The April jobs report is a pleasant surprise, adding 244,000 despite the sudden deceleration of growth in gross domestic product in the first quarter. For today, at least, it reduces fears of a stalled expansion, or even double-dip, that helped cause the sudden drop in commodity prices Thursday.
But looking ahead, it’s impossible to know if this represents a healing labor market. Economist Heidi Shierholz of the Economic Policy Institute said at this rate it will take until the fall of 2016 to return to pre-Great Recession employment levels. And that’s assuming no new financial crisis or other downturn. Indeed, April’s household survey showed the unemployment rate rising from 8.8 percent to 9 percent. (The job gains were shown in the separate, less volatile payroll survey). “The increase in unemployment was not due to formerly-sidelined workers deciding to look for work, as the labor force increased by only 15,000 in April,” according to Shierholz. Wonkish footnote: The payroll report benefited from an extra week in the survey period.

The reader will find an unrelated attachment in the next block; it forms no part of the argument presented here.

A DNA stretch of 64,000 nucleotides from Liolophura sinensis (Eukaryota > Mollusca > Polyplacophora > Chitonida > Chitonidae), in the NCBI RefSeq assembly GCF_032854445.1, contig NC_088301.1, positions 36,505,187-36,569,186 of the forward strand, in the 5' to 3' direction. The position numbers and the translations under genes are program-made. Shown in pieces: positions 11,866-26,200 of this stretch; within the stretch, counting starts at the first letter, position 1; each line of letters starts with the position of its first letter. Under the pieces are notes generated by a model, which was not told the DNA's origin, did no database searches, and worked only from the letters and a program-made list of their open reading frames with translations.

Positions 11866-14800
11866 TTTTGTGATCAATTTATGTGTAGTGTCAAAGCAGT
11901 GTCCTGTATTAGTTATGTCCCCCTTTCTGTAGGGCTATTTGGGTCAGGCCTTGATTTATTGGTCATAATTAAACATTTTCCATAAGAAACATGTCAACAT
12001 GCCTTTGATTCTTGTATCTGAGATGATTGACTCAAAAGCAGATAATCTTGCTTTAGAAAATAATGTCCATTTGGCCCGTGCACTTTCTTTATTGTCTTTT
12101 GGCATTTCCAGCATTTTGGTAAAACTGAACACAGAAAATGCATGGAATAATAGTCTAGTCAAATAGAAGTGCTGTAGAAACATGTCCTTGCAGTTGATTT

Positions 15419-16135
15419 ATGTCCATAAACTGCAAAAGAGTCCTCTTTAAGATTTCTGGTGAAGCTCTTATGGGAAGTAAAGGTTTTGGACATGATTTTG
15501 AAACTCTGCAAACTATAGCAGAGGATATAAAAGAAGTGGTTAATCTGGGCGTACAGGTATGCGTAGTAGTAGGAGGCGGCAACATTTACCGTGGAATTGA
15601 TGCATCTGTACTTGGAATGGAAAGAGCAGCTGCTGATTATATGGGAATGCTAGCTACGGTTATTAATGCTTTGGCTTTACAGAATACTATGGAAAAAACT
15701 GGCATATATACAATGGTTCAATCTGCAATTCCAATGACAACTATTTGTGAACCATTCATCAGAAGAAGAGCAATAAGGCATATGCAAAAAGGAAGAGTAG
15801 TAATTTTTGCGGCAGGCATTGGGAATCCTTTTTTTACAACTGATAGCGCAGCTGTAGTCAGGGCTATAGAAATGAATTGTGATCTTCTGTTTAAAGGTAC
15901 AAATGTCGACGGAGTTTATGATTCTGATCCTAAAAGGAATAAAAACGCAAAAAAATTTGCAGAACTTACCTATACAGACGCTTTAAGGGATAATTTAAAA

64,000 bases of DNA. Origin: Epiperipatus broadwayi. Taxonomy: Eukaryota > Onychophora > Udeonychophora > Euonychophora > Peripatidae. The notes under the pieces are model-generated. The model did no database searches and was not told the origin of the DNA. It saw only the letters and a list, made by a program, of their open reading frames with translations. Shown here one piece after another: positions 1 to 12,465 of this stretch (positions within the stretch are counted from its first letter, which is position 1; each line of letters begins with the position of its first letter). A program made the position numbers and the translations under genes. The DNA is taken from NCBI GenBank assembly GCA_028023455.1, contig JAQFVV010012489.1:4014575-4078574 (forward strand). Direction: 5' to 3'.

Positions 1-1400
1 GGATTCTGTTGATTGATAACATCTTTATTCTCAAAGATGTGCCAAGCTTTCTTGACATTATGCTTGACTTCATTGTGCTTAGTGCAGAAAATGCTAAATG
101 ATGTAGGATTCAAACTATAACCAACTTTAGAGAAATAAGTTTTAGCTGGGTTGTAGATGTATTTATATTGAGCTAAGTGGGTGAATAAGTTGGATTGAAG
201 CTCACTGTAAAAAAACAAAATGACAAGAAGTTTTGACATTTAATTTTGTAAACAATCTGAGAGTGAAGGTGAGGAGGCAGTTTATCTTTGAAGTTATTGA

Mesirow Financial’s chief economist Diane Swonk blogged on the rate uptick:
I wish I could say it was because those who were previously marginalized by the recession regained hope and threw their hats back into the ring to find jobs. The reason the unemployment rate fell, however, was more disturbing. The household survey showed a decline instead of an increase in the number of people who said they had a job. Teenage unemployment posted a particularly large jump because some older workers are willing to take the minimum-wage jobs, usually filled by teenagers.
Bottom line: We remain in an unusual business cycle, largely because of the damage of the Great Recession and the many bad bets and imbalances yet to be unwound. A spring of continued growth in net new jobs might show a turning point.
Today’s Econ Haiku:
Stocks are up today
Because of (fill in the blank)
Who knows really why